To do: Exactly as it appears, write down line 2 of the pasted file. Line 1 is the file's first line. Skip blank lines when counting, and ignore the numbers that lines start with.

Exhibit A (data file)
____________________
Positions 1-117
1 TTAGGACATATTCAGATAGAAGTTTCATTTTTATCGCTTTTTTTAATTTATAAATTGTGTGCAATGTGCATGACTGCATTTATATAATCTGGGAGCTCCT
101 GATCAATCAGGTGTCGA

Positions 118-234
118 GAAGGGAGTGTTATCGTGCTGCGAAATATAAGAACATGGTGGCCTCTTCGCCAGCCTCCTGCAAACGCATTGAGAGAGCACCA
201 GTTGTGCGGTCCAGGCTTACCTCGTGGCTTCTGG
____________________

1 TTAGGACATATTCAGATAGAAGTTTCATTTTTATCGCTTTTTTTAATTTATAAATTGTGTGCAATGTGCATGACTGCATTTATATAATCTGGGAGCTCCT